3D Printing Coming to a High Street Near You
Printing technology has come on leaps and bounds since the days of noisy dot matrix and smudgy inkjet printers. The dot matrix has gone and the refined inkjet and its easily replaceable ink cartridges are the go to choice for home printing. And now there’s 3D printing. At the moment, 3D printing is too expensive and complicated for the average home user, but things are about to change.
US firm UPS have announced it will be putting 3D printers into 100 of its stores in response to a public demand for accessible 3D printing.
Initially, UPS trialled 3D printing in a handful of their stores. And then last year, two surfers headed into the UPS Store and asked to print a prototype of an idea they’d had: a device that lets you hold a camera in your mouth, perfect for surfers who want to film themselves in the waves. UPS 3D printed this prototype, and now the MyGo Mouth Mount is sold at surf shops around the country.
Following this success and in response to the public’s desire for creativity, UPS will be offering 3D printing at 100 of its stores. It’s an unusual business move for a company usually associated with shipping packages. The firm had not even considered 3D printing until a survey highlighted customers were really interested in it said Daniel Remba, small business technology leader at UPS.
"They told us that 3D printing was something they thought would be helpful for their businesses, but they didn't want to invest in printers or didn't have the capital to do it," Remba says. "We wanted to make all that stuff convenient."
UPS isn’t the only big name that’s giving 3D printing a go. Staples is trialling stores in New York and Los Angeles, and Amazon offers customised printing of toys and jewellery. There is also a 3D printing shop in London; Makers Café follows a trend of 3D printing cafes currently opening across the world in China, Japan, Germany, Spain and Thailand.
3D printing cafes are becoming more available to the public in the same way that internet cafes emerged and increased the widespread availability of the internet. Makers Café is part coffee shop, part 3D manufacturing lab. Founder Soner Ozenc said of his venture: “Our purpose is to introduce 3D printing to the wider public. I could have opened somewhere not very visible on the backstreets, where it could have been much more spacious and cheaper, but I intentionally opened it in a prime location on street-level. This decision has paid off - out of every 10 people that walk by, at least eight people turn their heads to look at the 3D printing machine in the window, and half of those come in to ask what it is and what it can do.”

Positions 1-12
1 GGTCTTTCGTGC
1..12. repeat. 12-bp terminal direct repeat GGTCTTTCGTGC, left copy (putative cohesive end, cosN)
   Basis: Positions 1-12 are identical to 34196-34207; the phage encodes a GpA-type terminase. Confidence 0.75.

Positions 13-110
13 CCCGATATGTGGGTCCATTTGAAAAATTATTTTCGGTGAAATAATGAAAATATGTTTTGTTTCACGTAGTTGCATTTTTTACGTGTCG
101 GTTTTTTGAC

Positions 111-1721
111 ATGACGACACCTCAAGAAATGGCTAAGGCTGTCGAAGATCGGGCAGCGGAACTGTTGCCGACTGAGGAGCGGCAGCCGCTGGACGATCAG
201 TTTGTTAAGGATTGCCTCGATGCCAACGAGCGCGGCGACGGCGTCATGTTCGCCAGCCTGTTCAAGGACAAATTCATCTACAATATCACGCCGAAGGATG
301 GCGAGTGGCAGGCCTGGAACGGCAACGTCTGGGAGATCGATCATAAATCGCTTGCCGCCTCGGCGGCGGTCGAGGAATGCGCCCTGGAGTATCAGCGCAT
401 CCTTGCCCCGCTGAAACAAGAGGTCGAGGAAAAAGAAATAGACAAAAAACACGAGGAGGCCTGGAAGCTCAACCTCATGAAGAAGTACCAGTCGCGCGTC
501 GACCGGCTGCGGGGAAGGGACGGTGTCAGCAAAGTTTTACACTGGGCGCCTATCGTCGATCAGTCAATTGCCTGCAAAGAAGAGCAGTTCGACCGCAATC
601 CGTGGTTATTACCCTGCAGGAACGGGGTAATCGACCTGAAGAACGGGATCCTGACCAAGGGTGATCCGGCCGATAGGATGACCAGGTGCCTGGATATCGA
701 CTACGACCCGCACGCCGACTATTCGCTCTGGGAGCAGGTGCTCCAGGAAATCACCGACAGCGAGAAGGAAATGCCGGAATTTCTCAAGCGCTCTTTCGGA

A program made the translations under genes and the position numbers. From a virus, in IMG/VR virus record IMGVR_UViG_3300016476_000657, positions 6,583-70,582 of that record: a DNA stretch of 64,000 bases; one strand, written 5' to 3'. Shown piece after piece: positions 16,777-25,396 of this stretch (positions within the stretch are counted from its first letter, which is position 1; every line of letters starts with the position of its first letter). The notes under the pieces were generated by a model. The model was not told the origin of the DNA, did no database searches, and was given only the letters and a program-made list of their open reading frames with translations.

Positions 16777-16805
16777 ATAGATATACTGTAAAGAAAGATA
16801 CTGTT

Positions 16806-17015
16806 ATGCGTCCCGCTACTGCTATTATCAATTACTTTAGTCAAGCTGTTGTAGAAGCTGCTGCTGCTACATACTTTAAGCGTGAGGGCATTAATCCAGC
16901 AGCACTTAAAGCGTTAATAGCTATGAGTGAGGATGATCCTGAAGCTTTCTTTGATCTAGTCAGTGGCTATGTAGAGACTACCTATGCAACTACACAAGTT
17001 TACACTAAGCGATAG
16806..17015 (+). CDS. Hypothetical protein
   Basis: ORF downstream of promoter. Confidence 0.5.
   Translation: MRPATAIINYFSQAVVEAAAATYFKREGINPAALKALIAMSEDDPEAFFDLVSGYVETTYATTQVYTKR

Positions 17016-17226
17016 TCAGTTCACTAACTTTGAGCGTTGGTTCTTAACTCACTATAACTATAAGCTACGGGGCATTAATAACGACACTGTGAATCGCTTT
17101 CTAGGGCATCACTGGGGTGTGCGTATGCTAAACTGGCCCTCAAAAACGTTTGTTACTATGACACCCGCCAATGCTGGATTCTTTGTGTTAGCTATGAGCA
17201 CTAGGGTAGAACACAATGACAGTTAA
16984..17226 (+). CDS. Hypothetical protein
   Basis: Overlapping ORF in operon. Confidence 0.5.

People can come to the Make Café with 3D blueprints to print in store, order 3D designs online or they can simply opt to attend its educational events on the 3D printing process and witness the manufacturing for themselves. Soner Ozenc believes that soon 3D printing will begin to change our consumer behaviour, with the public being able to print what they want instead of buying it.
Is 3D printing moving from niche tool to a popular legitimate hobby. Michael Chui, of consulting firm McKinsey Global Institute seems to think so. "It's reached a point where we're really starting to see its wide applicability of use," Last year they noted 3D printing as a technology is likely to transform society itself in the next 10 years.
The 3D printing industry has yet to give consumers a reason to buy their own 3D printers. Currently, it is usually cheaper and easier to just buy what you want instead of trying to produce it yourself. 3D printing machines are not the straightforward, easy to use machines that inkjet printers are. 3D printers can be difficult to use for the untrained user.
High street 3D printing may be the choice. Those who know how it works can print what they need quickly, without having to invest in expensive machines and materials. While people who require help can speak to an in-store professional who will guide them through the process of printing what they want.
Do you need your own 3D printer? You can read a handy blog here to help answer that question for you.
Until affordable 3D printing becomes a legitimate choice for the home user, inkjet printers and ink cartridges will continue you to be the principle piece of kit for home printing. But it’s only a matter of time until 3D printing becomes a legitimate alternative to buying products in the traditional manner. Services like UPS are offering, and places like Makers Café will become more and more widespread, allowing people to realise the potential of 3D printing, all in the comfort and familiarity of on their own highstreet.
Posted by Wayne Hogan